An Open Letter to the Member Organizations of the Mental Health Professions


From the Coalition Against Medicalized Psychiatry and Psychology (CAMPP): “The mental health professions are in crisis. After more than two centuries of earnest efforts to discover the pathophysiological causes of mental disorder, none have been found. The number of Americans on social security disability due to a mental disorder has risen dramatically from 1 in 750 in 1950 to 1 in 70 today. The suicide rate has increased significantly in recent years. The recovery rate from arguably the most serious mental disorder, schizophrenia, hasn’t improved since 1900 and is far lower than the recovery rate in Colombia, Niger, and India (see figure below).

This glaring failure of biological psychiatry clearly warrants that we abandon the failed medical model of human distress. The lesson of this long line of research is that mental disorders are natural and meaningful, yet problematic, human responses to life situations, concerns people have about their lives and themselves, and efforts to cope with life the best they can. Therefore, calling them disorders or illnesses is only metaphorical, not literal, and addressing them with a medical approach is unjustified.

There is no doubt that individuals suffer from serious emotional distress, and some of them can act in very upsetting and harmful ways. But we have not found evidence that they do so because of internal dysfunctions that can be addressed with a medical model.

. . . By defending the medical model of human distress, the mental health professions have put themselves in an ethically untenable position that is not worthy of trust or respect.

Therefore, we, the undersigned practitioners and academicians of the mental health professions, call on our professional member organizations to do their ethical duty and respond to this crisis.”

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  1. “. . . By defending the medical model of human distress, the mental health professions have put themselves in an ethically untenable position that is not worthy of trust or respect.”

    I completely agree. Glad to see at least some “mental health professionals” are confessing to the need to end the scientifically “invalid” “medical model of human distress,” however.

    But I am just one of the many who – years ago – lost almost all trust and respect for the “mental health professions.” And as too many “mental health professionals” know – since too many treated their clients as if they were “not worthy of trust or respect,” for decades. (This is a systemic problem.)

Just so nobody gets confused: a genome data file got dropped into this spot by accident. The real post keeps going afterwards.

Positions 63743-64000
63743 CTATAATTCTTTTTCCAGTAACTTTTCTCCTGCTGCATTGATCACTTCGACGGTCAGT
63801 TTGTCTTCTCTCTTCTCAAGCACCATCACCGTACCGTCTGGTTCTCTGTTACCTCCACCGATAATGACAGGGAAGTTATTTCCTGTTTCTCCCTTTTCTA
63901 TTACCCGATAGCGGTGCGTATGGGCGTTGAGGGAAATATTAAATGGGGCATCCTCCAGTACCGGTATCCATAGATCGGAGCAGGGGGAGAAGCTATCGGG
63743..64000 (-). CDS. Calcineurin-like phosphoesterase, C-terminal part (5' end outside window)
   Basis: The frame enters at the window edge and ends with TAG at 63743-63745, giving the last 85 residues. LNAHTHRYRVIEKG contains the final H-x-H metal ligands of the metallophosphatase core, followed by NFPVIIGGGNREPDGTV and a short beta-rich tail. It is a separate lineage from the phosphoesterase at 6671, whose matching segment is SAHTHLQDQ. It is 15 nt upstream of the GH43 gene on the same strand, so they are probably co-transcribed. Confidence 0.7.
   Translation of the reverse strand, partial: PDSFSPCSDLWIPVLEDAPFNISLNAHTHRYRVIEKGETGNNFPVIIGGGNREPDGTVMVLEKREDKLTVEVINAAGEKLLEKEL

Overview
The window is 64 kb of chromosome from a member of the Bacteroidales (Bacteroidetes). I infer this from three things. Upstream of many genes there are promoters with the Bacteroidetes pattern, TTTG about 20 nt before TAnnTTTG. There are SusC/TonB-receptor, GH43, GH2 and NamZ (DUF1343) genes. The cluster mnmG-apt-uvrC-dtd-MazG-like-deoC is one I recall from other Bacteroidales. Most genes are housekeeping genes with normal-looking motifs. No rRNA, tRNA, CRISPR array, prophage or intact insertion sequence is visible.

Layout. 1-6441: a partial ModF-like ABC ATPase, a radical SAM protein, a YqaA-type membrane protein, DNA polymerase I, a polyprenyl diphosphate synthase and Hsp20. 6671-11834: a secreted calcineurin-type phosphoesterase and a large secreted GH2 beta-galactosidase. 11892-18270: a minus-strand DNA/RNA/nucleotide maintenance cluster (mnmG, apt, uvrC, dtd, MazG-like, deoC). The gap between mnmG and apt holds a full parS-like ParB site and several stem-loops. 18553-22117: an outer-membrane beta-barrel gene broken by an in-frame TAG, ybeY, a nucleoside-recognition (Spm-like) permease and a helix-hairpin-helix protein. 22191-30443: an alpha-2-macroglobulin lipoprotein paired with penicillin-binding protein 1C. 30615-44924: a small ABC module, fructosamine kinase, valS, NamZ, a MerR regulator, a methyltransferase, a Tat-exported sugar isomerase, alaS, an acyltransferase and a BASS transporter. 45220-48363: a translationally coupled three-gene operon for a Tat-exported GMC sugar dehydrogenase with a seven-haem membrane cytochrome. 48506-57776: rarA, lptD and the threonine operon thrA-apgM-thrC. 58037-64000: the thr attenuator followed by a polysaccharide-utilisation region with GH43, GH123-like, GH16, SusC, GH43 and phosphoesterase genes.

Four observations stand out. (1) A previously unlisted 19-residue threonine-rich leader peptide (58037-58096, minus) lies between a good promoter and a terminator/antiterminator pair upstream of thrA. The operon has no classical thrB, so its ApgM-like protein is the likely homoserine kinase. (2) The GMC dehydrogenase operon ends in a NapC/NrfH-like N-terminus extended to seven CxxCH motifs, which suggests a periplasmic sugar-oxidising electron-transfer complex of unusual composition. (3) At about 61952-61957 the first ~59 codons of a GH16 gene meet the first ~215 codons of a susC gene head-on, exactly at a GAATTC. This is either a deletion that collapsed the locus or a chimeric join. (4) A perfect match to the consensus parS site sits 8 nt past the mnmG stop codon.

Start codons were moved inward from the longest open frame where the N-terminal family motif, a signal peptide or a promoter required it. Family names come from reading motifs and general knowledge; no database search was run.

It’s not that hard to destroy a person’s life and/or reputation, if you view their life as “not worthy of trust or respect.” A friendly reminder … to the unethical and unrepentant, who have recently found themselves unworthy “of trust or respect.”

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  2. I don’t think the drugs were ever thought of as a cure. They are a control mechanism, reducing the need for previous methods such as incarceration. They were and are used as a stopgap whilst other ways were supposed to help improve mental health.
    There is no medical solution for a crisis of thoughts. Dialogue and relationship seem to be the most important factors, which is well evidenced.

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    • Or they were (and still are) designed to provide convenience and practical utility to adults who are responsible for caring for people with difficulties. I worked with a kid in a group home who refused to brush his teeth and so forth, and they asked the doctor to increase his Risperdal dosage. It is often very simply about compliance and control.

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  3. Thank you for this. I also have observed a lack of success in the profession, and that often the worst thing I could do for someone was to deliver them to “professionals” for help.

    Having said that, I have no viable alternative that can be easily implemented.

    At an antidotal level, my experience is that relationship with people works. However, in a time where “Psycho-social Isolation” is the norm, I have no tools to test my hypothesis, and thus I can only muddle on.

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